Monday, November 9, 2015

Divisive Article on Working-Class Cyclists Only Worsens Issue

When I first saw this article posted on Governing, a repost from The Kinder Institute for Urban Research in Houston, I hoped to read about an inspiring and intimate discovery. The headline, “Most Cyclists Are Working-Class Immigrants, Not Hipsters,” shows a clear lack of awareness, which I hoped meant that the author had made a personal breakthrough.

Through my work at One Street, especially our Social Bike Business program, I often meet people with narrow ideas of what a bicyclist is. Some have never seen an impoverished person riding a bike. Rather, they may have seen them, but never noticed them. Many have only noticed sports cyclists in bright colors riding space-age bikes. Others believe that cycling is only for poor people and have somehow missed all the flashy cyclists, families on bikes, kids riding with friends, commuter cyclists, self-employed people riding for fun, and those groovy hipsters. And I certainly wouldn’t expect any of these happy cyclists to care much about other sorts of cyclists as they are too busy having fun riding in their own way.

All of us humans have a residual tendency to judge and categorize other humans. This is left over from our primitive beginning when survival depended on quickly and correctly judging a friend or foe. We often don’t even notice those who offer no friendship or threat. Our survival no longer depends on these inappropriate quick judgments, yet they dominate our lives and articles like this.

This tendency is a major barrier to overcome for all of our Social Bike Business partners. In order to attract their own partners and media attention to grow their program, they must get past the very basic first step of convincing them that low-income people ride bikes. Then, not only do they ride bikes, many enjoy riding bikes. Then comes the concept that bicycles and careers with bikes can help them out of poverty. It can be a long road.

I had hoped to read in this article a story of the author’s inspirational discovery of working-class cyclists. Unfortunately, the direction the author chose was all but inspirational. He sought out anyone with a grudge about cyclists who were different from themselves. While he includes interesting data from Houston’s modal choices, the bulk of the article jumps from grudge to grudge, even finding space to bash all bicycle advocates in general. Here’s a list of the grudges I found:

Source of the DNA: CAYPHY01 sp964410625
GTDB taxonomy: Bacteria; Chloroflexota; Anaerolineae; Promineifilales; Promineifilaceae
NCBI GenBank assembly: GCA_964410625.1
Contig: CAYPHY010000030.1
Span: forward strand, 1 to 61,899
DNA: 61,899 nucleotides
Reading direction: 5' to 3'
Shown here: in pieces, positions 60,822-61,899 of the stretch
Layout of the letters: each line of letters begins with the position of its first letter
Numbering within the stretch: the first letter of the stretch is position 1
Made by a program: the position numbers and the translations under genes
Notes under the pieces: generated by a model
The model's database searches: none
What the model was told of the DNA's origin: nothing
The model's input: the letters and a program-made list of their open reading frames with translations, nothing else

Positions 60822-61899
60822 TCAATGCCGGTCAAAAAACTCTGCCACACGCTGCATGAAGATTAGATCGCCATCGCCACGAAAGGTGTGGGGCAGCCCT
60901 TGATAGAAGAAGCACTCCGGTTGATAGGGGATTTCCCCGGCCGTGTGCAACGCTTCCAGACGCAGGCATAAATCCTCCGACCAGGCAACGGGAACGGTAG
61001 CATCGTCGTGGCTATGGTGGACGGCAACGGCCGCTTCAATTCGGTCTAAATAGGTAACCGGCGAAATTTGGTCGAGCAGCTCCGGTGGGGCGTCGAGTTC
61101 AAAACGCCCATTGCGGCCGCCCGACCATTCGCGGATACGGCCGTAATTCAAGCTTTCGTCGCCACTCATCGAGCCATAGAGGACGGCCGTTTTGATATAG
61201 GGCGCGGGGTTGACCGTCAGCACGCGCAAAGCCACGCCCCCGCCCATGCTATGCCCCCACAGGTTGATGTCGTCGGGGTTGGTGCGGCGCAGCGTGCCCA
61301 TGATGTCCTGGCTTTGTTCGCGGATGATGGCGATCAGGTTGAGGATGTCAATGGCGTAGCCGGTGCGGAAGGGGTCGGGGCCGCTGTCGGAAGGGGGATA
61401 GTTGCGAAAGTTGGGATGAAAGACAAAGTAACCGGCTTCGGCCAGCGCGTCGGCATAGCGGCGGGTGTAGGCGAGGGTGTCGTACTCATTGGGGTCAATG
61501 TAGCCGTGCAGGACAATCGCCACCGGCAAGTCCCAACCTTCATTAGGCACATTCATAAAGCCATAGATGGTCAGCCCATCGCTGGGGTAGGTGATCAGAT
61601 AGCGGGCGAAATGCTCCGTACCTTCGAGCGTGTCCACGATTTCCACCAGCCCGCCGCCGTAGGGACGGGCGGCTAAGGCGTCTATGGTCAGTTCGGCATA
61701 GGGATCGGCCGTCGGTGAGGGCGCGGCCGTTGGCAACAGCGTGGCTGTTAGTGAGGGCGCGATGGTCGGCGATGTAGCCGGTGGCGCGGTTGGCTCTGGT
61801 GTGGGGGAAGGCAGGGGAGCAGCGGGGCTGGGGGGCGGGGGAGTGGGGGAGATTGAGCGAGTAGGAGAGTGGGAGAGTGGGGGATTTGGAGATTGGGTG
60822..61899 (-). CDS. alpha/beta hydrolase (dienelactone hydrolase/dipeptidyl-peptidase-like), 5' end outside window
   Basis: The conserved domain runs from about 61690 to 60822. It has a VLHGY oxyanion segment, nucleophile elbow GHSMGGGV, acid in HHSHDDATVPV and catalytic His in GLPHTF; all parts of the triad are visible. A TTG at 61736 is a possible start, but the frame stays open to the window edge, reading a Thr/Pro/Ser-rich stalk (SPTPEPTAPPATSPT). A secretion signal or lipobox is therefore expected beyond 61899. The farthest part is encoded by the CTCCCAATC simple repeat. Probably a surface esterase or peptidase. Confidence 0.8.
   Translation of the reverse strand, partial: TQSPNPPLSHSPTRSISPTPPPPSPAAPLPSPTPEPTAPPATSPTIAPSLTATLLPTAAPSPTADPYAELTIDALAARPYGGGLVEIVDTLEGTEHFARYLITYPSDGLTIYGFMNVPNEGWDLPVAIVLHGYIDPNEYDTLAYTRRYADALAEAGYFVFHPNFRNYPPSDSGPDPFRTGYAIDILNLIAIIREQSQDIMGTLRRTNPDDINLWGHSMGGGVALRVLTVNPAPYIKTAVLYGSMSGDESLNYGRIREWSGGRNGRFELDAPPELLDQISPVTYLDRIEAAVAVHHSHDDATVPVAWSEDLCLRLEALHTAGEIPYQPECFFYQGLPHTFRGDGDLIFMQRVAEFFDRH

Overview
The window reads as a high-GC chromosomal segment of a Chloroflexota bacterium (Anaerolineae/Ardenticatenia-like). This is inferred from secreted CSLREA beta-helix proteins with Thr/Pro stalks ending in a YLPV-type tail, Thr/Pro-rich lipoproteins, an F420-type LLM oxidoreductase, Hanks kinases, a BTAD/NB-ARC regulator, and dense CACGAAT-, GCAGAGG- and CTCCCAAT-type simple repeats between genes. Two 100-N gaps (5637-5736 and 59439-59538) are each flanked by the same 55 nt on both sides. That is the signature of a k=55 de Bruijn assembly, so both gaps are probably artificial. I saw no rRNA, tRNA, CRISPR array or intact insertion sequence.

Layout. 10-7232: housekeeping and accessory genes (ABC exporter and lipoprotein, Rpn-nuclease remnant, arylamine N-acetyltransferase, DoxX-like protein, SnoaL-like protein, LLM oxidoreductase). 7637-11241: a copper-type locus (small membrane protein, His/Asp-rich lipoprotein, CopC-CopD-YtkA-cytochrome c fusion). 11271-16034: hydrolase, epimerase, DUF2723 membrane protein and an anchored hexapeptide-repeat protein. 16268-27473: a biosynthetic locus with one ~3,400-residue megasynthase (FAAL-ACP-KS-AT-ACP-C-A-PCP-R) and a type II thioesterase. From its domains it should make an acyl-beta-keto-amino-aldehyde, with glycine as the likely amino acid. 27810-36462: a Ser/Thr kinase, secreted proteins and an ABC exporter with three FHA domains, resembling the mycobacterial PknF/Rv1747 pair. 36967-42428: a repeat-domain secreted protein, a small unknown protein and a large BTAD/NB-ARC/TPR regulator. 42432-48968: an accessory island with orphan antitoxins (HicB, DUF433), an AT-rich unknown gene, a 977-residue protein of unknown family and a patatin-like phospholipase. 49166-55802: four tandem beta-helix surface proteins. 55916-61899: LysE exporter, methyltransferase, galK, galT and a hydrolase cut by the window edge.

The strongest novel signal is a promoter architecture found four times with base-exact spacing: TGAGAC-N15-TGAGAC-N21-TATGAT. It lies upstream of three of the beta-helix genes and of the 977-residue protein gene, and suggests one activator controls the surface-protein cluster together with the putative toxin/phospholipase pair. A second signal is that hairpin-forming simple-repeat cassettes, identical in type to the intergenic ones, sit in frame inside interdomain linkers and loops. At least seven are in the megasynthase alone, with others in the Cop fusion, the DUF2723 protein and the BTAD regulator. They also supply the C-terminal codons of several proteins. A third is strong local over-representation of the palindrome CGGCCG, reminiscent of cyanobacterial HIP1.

• Against building bikeways in low-income neighborhoods;
  • Against all European bikeway and bike advocacy models;
  • Against young, hip cyclists;
  • Against the cycle chic movement;
  • Against middle-class and wealthy cyclists;
  • Against competitive cyclists;
  • Even a hint of distain against child cyclists;
  • And the sweeping grudge against all bicycle advocates in general.
Quite a feat for one article.

I think the only inspiration to take from this misguided article is for all of us to never segregate any sort of cyclist in our messaging and promotions. Such segregation only encourages articles like this and the setting of one group against another. Even as we work toward revealing the high number of low-income and impoverished cyclists all over the world, we must present them simply as bicyclists who have the same right to respect, to quality bikeways, to learning from Europeans and others, to being hip and chic, and to laughing like a kid again as they pedal.

Give the article a read and let me know in the comments section if I’m being too harsh. Also, note any grudges I may have missed.



  1. I think the title of the article in question, “Most Cyclists Are Working-Class Immigrants, Not Hipsters,” is unfortunate. It's click bait that triggers defensiveness by pitting stereotypes against each other. But in my read of the actual article, I found the focus to be on the challenges of doing inclusive bike advocacy and planning (something I support). Examples of efforts in Houston and elsewhere were, to me, a look into what is possible if we broaden the umbrella, so to speak. I'd love to see more dialogue, and more comments on controversial articles, that offer suggests for how we can accomplish this.

  2. I agree! It's almost as if the author was struggling between the two forces, but more from his own frustration and the bitterness of those he interviewed then a conscious goal of click bait, even as his intentions were good. It's a shame that an article on this important topic that is so laced with divisiveness is the one that gets the play time. Maybe now that the bitterness is out, they can do a better job next time.


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